The number of divorces amongst the over 60s – sometimes nicknamed ‘silver splitters’ or ‘grey divorces’ – has been steadily increasing in the UK, US, Canada, Japan, Australia and India over the past decade.
The rise in divorce rates for this age group has been attributed to a number of different causes, such as: longer lifespans; greater financial independence in dual-income households; and a reduced stigma around divorce. Often, the catalyst for separation comes when a couple reaches a milestone like retirement and transition into a new phase of life. Perhaps their children have all grown and flown the nest. Perhaps they’re considering downsizing and selling the family home. Or perhaps it’s simply time to move on. Whatever the reason for divorcing in this period of life, there are several specific issues that are particularly pertinent for older couples, such as the division of retirement assets, and concerns over future healthcare needs or financially-dependent spouses who may need continuing support.
Retirement benefits and future proofing should be high on the list of priorities for separating couples over the age of 60. Starting a new career or building up pension assets is not something you want to be worrying about later in life, but the good news is that this age group are often better off financially in terms of property ownership, savings, and pensions, compared to younger couples, and they do not usually have the added complication of making arrangements for dependent children. However, divorcing when you have older children poses its own challenges (as outlined in our recent blog) and adult children may expect to be more involved in decisions regarding the family home, future assets, wills and probate. As with any divorce, any specific needs or disputes will need to be dealt with on an individual basis, with the support of a solicitor, but there are a few more general ways to help streamline the process and take into account the unique requirements of the over 60s:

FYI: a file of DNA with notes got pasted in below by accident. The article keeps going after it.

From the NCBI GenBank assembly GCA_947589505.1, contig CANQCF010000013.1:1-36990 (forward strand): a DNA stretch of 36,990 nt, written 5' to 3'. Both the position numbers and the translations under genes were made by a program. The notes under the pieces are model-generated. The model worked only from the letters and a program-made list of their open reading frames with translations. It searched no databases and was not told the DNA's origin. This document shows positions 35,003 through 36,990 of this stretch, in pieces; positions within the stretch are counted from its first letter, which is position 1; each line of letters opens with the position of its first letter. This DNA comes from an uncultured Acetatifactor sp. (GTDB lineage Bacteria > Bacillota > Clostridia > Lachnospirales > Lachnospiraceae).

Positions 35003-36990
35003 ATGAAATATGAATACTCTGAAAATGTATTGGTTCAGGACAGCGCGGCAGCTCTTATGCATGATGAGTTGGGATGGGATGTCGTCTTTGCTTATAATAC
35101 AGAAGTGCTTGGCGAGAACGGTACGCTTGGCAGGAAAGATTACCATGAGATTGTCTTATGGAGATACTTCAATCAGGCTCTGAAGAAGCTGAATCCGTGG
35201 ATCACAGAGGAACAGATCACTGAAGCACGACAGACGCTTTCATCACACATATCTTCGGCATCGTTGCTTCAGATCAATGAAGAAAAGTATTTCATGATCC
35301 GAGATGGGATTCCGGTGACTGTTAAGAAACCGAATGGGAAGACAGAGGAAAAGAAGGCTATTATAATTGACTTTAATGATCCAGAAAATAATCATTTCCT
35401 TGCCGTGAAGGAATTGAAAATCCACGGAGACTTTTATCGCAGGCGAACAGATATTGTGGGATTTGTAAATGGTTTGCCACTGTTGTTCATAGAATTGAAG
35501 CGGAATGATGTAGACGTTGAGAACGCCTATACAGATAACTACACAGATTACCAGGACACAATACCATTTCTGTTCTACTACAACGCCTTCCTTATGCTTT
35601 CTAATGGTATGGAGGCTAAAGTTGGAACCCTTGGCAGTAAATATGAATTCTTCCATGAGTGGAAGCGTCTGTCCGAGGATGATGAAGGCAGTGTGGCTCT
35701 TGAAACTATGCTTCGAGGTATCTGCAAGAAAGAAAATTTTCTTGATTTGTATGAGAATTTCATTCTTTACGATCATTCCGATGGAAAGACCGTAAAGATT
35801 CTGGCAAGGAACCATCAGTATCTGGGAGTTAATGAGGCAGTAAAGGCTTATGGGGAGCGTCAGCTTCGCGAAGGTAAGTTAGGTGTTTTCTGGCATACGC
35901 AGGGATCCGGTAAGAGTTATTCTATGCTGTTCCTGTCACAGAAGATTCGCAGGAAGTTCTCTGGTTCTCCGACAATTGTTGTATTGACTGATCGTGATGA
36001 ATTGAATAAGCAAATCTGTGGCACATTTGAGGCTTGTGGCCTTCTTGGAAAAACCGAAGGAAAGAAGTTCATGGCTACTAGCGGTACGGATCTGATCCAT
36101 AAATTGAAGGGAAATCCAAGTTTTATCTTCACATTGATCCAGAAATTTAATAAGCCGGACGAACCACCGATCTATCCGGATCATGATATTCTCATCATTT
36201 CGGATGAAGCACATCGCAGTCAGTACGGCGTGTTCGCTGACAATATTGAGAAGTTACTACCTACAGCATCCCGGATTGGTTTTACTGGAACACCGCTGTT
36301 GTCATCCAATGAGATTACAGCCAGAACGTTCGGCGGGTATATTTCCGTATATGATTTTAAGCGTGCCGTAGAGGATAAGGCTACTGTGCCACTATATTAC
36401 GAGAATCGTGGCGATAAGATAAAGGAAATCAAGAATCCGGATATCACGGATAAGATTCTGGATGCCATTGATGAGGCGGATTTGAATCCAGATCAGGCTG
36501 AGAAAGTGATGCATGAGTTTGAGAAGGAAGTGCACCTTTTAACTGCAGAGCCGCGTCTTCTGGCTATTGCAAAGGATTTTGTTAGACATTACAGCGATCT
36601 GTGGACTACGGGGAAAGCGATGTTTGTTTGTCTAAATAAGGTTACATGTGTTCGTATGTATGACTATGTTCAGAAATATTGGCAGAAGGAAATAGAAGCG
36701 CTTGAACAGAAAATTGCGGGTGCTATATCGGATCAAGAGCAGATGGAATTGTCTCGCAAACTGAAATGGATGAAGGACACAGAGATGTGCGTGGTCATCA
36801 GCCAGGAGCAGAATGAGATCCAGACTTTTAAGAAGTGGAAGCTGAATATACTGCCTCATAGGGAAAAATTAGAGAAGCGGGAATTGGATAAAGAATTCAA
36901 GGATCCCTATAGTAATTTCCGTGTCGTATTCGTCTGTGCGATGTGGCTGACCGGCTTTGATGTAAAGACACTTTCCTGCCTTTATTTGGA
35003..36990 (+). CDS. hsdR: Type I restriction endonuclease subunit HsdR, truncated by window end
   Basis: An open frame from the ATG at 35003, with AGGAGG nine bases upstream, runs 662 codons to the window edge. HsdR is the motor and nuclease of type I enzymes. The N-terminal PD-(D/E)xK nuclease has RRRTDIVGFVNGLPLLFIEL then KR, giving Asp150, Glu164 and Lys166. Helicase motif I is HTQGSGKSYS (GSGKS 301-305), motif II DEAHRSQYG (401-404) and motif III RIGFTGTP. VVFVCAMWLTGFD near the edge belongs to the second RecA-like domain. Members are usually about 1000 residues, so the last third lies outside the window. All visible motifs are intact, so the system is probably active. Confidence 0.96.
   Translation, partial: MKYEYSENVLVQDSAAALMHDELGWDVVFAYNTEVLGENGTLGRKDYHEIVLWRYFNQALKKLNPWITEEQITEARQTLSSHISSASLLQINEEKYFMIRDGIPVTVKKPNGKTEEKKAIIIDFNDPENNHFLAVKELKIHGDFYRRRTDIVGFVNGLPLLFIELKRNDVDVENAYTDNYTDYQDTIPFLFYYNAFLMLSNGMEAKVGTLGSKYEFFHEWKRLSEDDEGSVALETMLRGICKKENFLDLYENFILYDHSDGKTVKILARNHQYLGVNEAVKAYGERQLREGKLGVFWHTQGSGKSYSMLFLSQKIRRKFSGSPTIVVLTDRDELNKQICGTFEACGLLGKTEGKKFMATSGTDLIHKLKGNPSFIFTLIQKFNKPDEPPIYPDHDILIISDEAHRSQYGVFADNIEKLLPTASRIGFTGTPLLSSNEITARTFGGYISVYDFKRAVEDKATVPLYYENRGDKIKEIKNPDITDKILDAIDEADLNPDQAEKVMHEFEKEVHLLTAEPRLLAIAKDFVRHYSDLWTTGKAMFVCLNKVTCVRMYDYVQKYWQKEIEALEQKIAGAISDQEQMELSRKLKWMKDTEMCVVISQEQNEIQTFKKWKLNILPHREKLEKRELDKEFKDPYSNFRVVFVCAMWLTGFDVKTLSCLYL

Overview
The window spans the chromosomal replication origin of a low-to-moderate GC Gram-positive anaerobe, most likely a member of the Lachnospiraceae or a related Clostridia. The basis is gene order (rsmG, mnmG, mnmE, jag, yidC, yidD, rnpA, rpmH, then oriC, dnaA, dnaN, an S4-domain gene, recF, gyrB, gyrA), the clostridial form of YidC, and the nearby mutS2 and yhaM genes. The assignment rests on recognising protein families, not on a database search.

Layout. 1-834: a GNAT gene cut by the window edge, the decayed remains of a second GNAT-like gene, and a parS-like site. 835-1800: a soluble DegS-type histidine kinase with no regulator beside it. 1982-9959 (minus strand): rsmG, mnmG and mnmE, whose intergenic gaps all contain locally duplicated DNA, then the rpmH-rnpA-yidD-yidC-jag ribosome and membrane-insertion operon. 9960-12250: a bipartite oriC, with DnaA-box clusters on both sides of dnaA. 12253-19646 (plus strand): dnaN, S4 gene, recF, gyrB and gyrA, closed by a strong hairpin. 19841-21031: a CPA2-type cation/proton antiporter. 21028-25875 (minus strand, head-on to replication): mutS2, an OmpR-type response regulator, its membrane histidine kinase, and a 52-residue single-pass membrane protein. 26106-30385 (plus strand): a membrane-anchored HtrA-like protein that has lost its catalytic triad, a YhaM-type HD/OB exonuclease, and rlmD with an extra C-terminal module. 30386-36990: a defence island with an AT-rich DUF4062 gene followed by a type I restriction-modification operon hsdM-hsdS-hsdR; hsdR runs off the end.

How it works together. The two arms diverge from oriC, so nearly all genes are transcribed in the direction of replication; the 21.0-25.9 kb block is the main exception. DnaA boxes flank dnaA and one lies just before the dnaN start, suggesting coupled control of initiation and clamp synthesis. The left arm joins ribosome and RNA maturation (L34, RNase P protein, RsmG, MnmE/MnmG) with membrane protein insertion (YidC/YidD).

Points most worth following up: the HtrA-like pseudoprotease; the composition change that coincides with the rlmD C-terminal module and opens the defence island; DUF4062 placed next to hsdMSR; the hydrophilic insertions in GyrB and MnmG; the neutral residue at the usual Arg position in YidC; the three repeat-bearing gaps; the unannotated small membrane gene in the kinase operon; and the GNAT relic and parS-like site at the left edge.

- Consider a post-nuptial agreement if you can see yourself parting ways in the future. Having your intentions set out clearly in an official document can help to remove some of the conflict that often arises when trying to make decisions about divorce.
- Look at your retirement plans and how they might be affected by separation. This includes wills and probate, Lasting Powers of Attorney, estate planning, plans for inheritance, and retirement income.
- Make a thorough account of any assets, debts, property, businesses, savings, insurance and pensions, along with a realistic budget for maintaining or downsizing your current lifestyle.
- Be aware that any decisions you make about retirement income, pensions, equity release, and wills may be affected if you remarry at a later date.
- Set clear expectations for the future and do your best to communicate with your spouse about best to proceed in both your interests. Use the advice of your solicitor and focus on creating a stable financial future.
- Going to court should always be a last resort – if at all possible, use other forms of out of court dispute resolutions to help you find a way forward.
Ending a relationship – especially one that you may have been in for a considerable amount of time – can be a huge transition. But all these preparations help to frame difficult conversations before they arise, and allow you to plan for a future after divorce with peace of mind.
For more advice on separation, property, equity release, future proofing your finances, wills and end-of-life planning, get in touch with our team of friendly family solicitors at Frances Lindsay & Co.